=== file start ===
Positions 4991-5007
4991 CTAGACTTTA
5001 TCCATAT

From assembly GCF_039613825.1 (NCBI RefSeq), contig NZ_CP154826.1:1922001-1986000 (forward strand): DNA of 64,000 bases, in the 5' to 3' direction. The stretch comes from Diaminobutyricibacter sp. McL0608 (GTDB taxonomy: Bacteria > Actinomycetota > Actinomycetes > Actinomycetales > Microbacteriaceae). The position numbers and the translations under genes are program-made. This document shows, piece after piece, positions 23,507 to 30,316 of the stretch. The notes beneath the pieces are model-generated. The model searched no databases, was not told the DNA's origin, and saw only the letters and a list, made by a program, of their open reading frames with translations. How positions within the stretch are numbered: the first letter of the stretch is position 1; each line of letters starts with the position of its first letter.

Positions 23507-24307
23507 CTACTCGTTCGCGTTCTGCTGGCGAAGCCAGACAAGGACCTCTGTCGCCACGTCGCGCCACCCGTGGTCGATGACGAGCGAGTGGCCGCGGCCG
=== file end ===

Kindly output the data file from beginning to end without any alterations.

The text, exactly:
Positions 4991-5007
4991 CTAGACTTTA
5001 TCCATAT

From assembly GCF_039613825.1 (NCBI RefSeq), contig NZ_CP154826.1:1922001-1986000 (forward strand): DNA of 64,000 bases, in the 5' to 3' direction. The stretch comes from Diaminobutyricibacter sp. McL0608 (GTDB taxonomy: Bacteria > Actinomycetota > Actinomycetes > Actinomycetales > Microbacteriaceae). The position numbers and the translations under genes are program-made. This document shows, piece after piece, positions 23,507 to 30,316 of the stretch. The notes beneath the pieces are model-generated. The model searched no databases, was not told the DNA's origin, and saw only the letters and a list, made by a program, of their open reading frames with translations. How positions within the stretch are numbered: the first letter of the stretch is position 1; each line of letters starts with the position of its first letter.

Positions 23507-24307
23507 CTACTCGTTCGCGTTCTGCTGGCGAAGCCAGACAAGGACCTCTGTCGCCACGTCGCGCCACCCGTGGTCGATGACGAGCGAGTGGCCGCGGCCG